The Implementation Papers focus on the practical challenges of implementing laws, policies and programs that both respect the principles and are effective yet practicable. They are centered on the particular issues raised with respect to Ontario’s current framework for the law as it affects persons with disabilities. These Papers will also inform the development of principles, approaches and best practices in the LCO’s project. The theoretical framework of these Papers may be developed in the context of particular disability-related programs or policies.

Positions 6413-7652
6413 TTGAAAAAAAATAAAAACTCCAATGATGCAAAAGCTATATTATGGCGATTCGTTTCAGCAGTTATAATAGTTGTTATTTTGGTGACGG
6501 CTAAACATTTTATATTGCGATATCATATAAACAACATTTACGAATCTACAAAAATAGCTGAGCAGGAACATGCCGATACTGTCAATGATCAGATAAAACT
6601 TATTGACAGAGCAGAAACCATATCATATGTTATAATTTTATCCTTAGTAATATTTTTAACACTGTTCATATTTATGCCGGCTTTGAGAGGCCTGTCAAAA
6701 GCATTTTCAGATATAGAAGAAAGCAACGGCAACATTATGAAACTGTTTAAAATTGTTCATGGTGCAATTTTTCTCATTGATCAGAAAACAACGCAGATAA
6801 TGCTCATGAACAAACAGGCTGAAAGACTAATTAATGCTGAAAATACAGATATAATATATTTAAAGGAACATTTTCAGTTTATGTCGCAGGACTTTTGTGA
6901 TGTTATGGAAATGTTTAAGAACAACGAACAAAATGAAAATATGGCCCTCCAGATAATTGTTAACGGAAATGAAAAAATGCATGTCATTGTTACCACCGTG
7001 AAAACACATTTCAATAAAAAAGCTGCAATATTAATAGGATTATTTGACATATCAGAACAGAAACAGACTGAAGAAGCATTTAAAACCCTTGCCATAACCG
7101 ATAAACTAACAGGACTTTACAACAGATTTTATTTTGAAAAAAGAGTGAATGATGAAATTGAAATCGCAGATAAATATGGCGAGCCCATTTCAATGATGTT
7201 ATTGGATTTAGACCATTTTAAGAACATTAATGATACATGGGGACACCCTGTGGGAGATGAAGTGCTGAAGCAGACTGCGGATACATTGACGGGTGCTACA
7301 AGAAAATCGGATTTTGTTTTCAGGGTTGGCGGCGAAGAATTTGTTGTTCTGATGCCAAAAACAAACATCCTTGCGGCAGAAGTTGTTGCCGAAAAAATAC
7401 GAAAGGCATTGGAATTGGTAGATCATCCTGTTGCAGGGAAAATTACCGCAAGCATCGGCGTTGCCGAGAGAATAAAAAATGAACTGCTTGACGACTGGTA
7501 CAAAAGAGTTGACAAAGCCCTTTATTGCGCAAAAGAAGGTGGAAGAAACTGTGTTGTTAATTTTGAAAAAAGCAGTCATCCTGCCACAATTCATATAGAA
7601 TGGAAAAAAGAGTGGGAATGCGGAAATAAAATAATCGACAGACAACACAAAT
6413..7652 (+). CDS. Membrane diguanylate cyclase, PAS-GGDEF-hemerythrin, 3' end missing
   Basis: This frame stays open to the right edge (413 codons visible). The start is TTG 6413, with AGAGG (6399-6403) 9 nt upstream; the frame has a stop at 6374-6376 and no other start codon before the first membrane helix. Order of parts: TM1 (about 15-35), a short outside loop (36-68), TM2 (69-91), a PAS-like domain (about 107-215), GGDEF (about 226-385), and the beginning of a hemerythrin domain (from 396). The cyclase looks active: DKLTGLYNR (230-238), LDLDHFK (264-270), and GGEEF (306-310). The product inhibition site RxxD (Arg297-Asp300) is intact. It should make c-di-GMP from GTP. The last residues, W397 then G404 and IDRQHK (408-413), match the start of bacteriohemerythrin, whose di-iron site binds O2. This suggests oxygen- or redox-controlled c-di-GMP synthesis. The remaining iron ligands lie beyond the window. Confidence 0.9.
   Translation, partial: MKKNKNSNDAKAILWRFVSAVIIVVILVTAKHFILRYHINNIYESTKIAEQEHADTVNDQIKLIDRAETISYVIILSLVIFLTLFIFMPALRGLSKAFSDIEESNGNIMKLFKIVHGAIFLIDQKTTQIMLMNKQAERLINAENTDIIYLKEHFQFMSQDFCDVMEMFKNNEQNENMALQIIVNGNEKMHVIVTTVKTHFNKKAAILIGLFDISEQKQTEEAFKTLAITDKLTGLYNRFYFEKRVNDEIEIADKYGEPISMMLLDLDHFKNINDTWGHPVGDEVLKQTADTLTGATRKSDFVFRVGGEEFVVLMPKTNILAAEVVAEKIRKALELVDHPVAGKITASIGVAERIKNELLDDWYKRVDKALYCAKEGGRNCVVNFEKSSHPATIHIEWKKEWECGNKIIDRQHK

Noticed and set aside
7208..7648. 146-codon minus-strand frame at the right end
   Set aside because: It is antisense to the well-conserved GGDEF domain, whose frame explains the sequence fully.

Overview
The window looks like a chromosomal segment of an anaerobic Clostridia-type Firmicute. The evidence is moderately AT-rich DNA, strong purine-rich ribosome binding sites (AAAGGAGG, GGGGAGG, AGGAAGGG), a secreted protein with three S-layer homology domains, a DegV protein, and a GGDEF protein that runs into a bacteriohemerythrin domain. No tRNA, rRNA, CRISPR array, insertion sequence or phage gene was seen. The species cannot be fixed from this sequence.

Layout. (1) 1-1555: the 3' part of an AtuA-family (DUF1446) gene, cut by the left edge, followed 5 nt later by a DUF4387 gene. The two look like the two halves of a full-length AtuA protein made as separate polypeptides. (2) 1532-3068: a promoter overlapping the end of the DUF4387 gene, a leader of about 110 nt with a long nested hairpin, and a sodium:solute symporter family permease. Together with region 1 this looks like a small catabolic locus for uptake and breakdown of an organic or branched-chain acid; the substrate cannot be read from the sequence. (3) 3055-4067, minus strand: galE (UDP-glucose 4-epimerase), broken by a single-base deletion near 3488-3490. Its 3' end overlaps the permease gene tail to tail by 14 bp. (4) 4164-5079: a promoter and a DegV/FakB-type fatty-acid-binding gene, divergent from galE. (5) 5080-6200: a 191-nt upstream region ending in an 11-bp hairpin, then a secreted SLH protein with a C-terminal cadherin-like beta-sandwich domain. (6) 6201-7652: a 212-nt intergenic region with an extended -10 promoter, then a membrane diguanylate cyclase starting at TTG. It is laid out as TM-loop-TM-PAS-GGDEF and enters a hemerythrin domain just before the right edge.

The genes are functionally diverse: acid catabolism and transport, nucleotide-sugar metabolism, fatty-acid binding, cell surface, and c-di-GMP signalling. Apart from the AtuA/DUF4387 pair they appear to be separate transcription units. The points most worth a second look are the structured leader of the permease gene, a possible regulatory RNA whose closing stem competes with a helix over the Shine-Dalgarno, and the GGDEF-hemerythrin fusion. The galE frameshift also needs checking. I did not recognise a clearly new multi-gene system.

1. Rights to Supports
There is a link between lack of supports and economic resources and the lower socio-economic status and participation of persons with disabilities. In order to achieve equality, some have argued that rights to economic and social supports for persons with disabilities need to be recognized within Canadian law. The legal landscape is complex with respect to legal recognition of rights to economic and social support in Canadian law. The Supreme Court of Canada has not ruled out the possibility that section 7 of the Charter might be interpreted to includ